My sister now has her own kid. She attempted to use cloth nappies (probably from a site like the one you linked). That didn't last long.

    •  

      sclyde2, the $3,250 figure you quoted from the website I referred to is only part of the story. It is not a fair comparison to just consider the costs of using disposable nappies for just the first 6 months of the baby. Of course you'll need nappies for much longer than 6 months for a baby/toddler. Therefore you should take into account the estimated cost of nappies for the whole period that the child needs nappies.
      The site I referred to says:
      A newborn will have an average of 6500 nappy changes from birth to toilet training ($3250)
      From 6 months, baby still has about 5000 more nappy changes to go ($2500)
      From 12 months, baby still has about 3800 more nappy changes to go ($1900)
      From 18 months, baby still has about 2500 more nappy changes to go ($1250)
      From 24 months, baby still has about 1200 more nappy changes to go ($600)
      If you add up all these figures (not just the first figure of $3,250), you will see how I got to the figure of $9,500.
      I accept that the site I quoted may have inflated some of the calculations as it is a vendor of cloth nappies, but even if you discount their estimate of $9,500 by 50% (ie down to $4,750), you are still spending thousands of dollars more using disposable nappies v cloth nappies.
      If you're happy to pay several thousands of dollars more per child if dealing with poo bothers you that much, that's fine, but my initial post was to highlight the substantial savings that you can make if you choose cloth nappies over disposable nappies.
      I understand that many people nowadays can't tolerate dealing with poo like our parents did.
      I have 4 children…we used cloth nappies with all of them, enabling us to save many thousands of dollars…so yes, it was worth it as I like to save as much money as I can. That's one of the reasons why we were able to buy our first home earlier than most others and eventually retire at the age of 55.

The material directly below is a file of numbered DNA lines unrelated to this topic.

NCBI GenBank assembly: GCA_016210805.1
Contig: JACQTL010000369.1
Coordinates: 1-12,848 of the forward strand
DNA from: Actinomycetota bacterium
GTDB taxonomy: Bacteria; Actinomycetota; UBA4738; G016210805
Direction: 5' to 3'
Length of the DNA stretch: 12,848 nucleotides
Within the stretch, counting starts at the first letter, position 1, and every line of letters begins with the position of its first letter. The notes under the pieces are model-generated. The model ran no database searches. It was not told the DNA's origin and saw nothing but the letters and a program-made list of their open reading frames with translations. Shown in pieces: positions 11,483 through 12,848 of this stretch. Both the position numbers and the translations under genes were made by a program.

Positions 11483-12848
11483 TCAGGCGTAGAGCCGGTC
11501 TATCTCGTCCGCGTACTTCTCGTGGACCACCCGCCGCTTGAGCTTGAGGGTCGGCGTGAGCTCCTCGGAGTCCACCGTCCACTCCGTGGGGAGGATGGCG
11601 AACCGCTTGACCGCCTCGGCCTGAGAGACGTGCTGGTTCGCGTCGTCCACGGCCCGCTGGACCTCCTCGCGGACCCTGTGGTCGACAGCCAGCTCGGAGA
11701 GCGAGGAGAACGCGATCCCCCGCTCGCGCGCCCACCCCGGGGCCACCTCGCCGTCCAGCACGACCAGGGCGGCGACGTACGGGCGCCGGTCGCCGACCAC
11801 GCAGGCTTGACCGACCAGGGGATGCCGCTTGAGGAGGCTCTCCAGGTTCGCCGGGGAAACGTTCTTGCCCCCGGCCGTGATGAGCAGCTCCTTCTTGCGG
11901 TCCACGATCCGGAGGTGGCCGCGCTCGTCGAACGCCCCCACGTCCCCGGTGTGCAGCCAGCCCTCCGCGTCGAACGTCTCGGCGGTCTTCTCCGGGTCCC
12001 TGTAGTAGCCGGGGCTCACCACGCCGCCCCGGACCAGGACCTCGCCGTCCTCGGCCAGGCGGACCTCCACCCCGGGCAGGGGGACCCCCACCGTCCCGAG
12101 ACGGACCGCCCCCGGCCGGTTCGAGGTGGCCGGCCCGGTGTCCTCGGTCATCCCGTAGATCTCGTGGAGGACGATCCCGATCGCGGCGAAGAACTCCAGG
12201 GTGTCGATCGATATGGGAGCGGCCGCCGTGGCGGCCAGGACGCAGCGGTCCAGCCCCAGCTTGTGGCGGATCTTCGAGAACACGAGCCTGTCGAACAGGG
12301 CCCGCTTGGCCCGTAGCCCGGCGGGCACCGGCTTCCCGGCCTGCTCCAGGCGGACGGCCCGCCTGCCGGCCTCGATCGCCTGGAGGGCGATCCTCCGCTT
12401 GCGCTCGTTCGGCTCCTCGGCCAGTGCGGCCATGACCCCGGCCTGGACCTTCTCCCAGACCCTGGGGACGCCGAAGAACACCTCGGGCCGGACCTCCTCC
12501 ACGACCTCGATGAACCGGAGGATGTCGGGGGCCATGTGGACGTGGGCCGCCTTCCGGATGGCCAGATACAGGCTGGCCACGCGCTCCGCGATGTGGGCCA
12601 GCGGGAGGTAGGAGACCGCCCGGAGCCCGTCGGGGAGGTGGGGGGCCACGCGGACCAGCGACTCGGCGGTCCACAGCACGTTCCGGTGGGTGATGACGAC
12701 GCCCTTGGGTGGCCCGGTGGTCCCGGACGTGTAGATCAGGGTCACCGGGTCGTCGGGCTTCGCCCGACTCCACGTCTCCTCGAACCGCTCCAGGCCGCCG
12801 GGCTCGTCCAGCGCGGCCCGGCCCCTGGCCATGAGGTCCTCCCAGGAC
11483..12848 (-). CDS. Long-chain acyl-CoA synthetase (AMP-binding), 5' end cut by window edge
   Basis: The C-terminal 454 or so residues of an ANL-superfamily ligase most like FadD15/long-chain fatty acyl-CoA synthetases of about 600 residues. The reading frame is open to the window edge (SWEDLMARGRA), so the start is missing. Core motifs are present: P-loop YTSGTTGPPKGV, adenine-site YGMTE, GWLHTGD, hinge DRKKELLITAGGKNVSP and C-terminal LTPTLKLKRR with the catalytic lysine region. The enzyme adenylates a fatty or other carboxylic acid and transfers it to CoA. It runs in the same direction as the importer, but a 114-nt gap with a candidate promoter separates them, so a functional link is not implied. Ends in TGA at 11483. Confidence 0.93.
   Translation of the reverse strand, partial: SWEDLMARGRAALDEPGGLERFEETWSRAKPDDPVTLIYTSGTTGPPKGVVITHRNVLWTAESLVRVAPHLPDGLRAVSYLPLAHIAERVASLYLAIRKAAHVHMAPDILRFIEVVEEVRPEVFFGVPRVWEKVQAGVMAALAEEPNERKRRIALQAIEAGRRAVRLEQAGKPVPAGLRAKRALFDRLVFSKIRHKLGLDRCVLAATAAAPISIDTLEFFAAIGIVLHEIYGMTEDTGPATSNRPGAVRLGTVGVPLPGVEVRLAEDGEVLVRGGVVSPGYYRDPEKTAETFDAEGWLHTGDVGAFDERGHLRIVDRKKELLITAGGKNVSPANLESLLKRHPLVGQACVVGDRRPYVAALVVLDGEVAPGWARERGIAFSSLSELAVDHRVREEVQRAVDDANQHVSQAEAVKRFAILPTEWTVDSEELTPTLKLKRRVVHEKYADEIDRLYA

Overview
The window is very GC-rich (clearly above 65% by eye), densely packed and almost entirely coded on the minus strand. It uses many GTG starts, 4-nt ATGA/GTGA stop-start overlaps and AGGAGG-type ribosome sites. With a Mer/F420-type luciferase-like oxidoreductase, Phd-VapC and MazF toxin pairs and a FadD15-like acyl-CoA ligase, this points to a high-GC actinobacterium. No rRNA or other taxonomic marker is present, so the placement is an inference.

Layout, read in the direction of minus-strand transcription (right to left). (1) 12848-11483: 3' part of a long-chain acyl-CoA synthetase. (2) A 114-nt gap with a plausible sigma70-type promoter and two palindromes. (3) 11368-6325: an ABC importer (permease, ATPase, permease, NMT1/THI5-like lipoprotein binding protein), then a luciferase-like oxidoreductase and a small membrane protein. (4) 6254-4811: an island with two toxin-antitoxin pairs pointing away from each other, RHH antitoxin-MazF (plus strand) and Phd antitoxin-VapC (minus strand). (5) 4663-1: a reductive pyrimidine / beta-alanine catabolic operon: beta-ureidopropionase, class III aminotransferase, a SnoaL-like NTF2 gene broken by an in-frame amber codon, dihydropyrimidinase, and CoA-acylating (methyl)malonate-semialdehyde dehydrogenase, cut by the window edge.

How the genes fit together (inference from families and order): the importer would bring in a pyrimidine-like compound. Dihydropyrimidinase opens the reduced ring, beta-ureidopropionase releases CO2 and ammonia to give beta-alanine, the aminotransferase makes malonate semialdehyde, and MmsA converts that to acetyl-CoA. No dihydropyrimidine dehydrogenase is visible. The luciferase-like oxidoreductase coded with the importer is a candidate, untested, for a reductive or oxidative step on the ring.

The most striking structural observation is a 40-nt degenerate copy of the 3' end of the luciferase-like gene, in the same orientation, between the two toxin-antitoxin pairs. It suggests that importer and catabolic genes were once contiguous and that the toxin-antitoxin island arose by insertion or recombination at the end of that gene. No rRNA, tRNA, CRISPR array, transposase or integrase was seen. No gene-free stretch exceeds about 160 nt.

We even travelled around Oz, camping all the way with our first 2 kids and both were in cloth nappies! I accept that most people nowadays could not do what we did.
      Personally washing dirty nappies didn't both me, but I know that most people nowadays can't tolerate this.
      I guess it all comes down to 2 factors in choosing cloth nappies v disposable nappies: Is saving many thousands of dollars per child important to you and do you care about the environment? For us, the answer is yes on both counts, so that's why we chose cloth nappies.

      •  

        davebern, up your comprehension skills. those numbers aren't additive. the 6500 nappies (or $3250 @ $0.50 per nappy) is from birth until toilet training, not just the first 6 months. it says "from birth until toilet training" right there. do you really think people spend $3250 on nappies in the first 6 months? if that was true, they'd be going through a nappy every 20 minutes the kid was awake. did your kids go through close to 36 nappies a day?

        and, on this caring for the environment thing, i think you are in a glass house throwing stones. so, what chemicals did you use to clean the nappies with? moreover, if you really cared so much about the environment, you wouldn't have 4 kids.

  •  

    Oh sorry sclyde2, I misread the article. Thanks for clarifying that. Yep, the article estimates that $3,250 would be spent on disposable nappies for a baby.
    My initial post that it's cheaper to use cloth nappies instead of disposable nappies is still valid (maybe just a couple of thousands of dollars per baby though), but not to the extent that I first thought.
    We didn't use chemicals when cleaning our nappies. We just rinsed off the poo from a tap and then washed our nappies in our washing machine. That's how our parents did it.
    When we had our kids many years ago, the environmental impacts of disposable nappies was not understood or even considered. We used cloth nappies like all our parents did.
    As this is an Oz Bargain site where people are interested in saving money, I thought it was appropriate to make them aware that there are cost savings if you use cloth nappies instead of disposable nappies, and also the environmental impacts so that parents can make an informed decision. At the end of the day, it's up to the parents to decide which way to go, but at least they're making an informed decision. I'm not telling parents what type of nappy to use, just pointing out that there is a cheaper option available, but I acknowledge that not most people can't tolerate cleaning cloth nappies like we did.
    Cheers